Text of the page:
However, despite these barriers, Nigeria has certain facets of government involvement and social existence that can aid in the further development of entrepreneurship in the country, and therefore the country's furthered economic development. For instance, Nigeria has the 2nd largest GDP in Africa, which is an added benefit to those who may choose to enter the business world (Ogunrinola, 2011, p.55). The Nigerian government has also put in place a program that promotes exports from Nigeria to other countries, which can be exceedingly helpful for entrepreneurs looking to do business in Europe or in the United States (Singh, 2011, p.202). Nigeria is also focusing an extreme amount of attention to the incorporation of aspects of entrepreneurship that have proved vital to the rest of the world such as the incorporation of modern technology and promoting its use in the educational system.
The Future of Entrepreneurial Development in Nigeria
In 2007, Nigerian President Olusegun Obasanjo set the following goal: Nigeria would become one of the world's top 20 economies in the two decades to follow. How did he plan to accomplish this? Through utilizing two areas: increasing education in information technology and increasing entrepreneurship (Bamkole, 2007, p.1). However, Nigeria will likely never be a front-runner on the international economic stage, despite its vast culture in entrepreneurship. This can be largely attributed to many Nigerians' acceptance of the "informal economy" in which they operate. Despite the widespread use of technology and socially-relevant business models within the country, very few Nigerians are willing to accept them. According to a 2007 Gallup poll, 69% of respondents in Nigeria who planned on undertaking new business ventures had no intention of registering their operations, indicating they would still prefer to be part of the informal economy (Osalor, 2010, p.1).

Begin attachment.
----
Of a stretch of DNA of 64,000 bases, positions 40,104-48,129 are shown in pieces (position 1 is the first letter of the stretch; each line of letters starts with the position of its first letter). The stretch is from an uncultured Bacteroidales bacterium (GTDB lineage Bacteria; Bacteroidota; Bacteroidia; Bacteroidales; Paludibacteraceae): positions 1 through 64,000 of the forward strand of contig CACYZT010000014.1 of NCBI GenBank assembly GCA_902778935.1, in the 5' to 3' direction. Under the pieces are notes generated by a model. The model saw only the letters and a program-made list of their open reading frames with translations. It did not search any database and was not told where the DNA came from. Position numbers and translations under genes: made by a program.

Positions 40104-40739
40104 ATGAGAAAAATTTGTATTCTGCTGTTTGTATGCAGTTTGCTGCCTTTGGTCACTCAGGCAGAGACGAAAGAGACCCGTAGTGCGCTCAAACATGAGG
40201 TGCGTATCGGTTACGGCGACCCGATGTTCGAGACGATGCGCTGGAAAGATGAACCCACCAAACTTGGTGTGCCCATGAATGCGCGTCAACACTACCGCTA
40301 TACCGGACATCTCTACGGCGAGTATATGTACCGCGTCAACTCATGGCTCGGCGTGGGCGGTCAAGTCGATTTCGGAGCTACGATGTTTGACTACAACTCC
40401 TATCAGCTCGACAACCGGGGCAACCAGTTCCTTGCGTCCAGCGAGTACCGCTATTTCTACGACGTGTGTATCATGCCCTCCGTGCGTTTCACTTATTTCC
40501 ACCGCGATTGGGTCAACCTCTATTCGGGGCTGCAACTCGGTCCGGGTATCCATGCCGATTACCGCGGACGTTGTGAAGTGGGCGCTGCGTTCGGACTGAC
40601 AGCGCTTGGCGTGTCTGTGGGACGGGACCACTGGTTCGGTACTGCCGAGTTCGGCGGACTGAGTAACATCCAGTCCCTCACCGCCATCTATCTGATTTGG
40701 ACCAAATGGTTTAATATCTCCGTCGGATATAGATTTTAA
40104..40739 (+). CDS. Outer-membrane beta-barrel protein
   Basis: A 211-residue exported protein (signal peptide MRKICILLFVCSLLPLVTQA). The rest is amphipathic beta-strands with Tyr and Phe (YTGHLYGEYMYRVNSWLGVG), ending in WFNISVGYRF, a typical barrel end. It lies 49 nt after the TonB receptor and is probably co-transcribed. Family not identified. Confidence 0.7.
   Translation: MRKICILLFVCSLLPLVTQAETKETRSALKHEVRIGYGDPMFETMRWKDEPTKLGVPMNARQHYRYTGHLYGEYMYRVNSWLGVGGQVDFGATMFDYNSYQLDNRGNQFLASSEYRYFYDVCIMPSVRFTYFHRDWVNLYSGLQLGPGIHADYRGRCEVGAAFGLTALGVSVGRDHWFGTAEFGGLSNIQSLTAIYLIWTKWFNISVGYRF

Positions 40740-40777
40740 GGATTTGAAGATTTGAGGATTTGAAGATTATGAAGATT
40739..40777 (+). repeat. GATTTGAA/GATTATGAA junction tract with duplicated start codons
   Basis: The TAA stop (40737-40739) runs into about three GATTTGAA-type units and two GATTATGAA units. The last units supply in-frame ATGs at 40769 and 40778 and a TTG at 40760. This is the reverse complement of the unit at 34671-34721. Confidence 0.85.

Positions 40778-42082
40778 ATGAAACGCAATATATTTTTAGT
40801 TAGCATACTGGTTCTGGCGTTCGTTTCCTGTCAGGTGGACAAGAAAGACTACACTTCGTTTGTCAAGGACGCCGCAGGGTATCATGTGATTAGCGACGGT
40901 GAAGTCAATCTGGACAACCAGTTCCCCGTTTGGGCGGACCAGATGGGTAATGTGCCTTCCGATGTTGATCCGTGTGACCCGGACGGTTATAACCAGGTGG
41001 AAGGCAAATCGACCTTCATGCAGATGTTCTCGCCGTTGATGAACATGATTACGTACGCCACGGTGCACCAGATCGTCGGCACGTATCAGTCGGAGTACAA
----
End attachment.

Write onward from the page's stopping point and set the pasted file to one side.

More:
While Nigeria continues to experience its share of social, economic, and political upheavals, the current government -- pushing a series of policy initiatives in the financial sectors of the economy -- has taken significant steps toward attaining the future it is looking for in terms of an increased position on the world stage (Onwubiko, 2010, p.5). Despite the barriers that lie in the path of continuing to adhere to the values on entrepreneurship within Nigeria, the country is taking significant headway in assuring that the values of such entrepreneurship which have shaped and developed the country in its past continue to remain at the forefront of future development.
While Nigeria faces significant barriers in becoming a more relevant body in the world economic field, its history of skilled entrepreneurship, and the aid that such entrepreneurship has given to the development of the country and its economic framework thus far proves to be a significant aid in looking toward the future. With the implementation of new programs…
Many of the barriers to successful entrepreneurial development, and therefore economic improvement lie with the high costs of doing business in Nigeria, as well as the fundamental necessities used in order to upkeep the facets implemented by entrepreneurial activity. For example, lacking adequate electricity to rural areas, and therefore a large portion of the population, is an extreme hindrance to increased entrepreneurial ventures (Mat and Razak, 2011, p.124). Additionally, while the government continues to promote the need for entrepreneurs within the economy, the instability of the economy itself proves a massive deterrent for individuals who would otherwise take on such undertakings. In order for entrepreneurship to flourish as it did before the ages of government intervention, entrepreneurs depend on the promotion of free enterprise by a government that largely ignores it (Meagher, 2011, p.54).
This also implies inadequacies in fiscal sustainability, which influences investments in private sectors. The second channel happens through the level, composition and quality involved within the public investment, which shows the level at which the public investment replaces the private investments (Schmidt- Hebbel, Serven, & Solimano, 1996). The final channel regards the level of taxation on the corporate earnings and the rules applicable in depreciations. There have been arguments that fiscal policy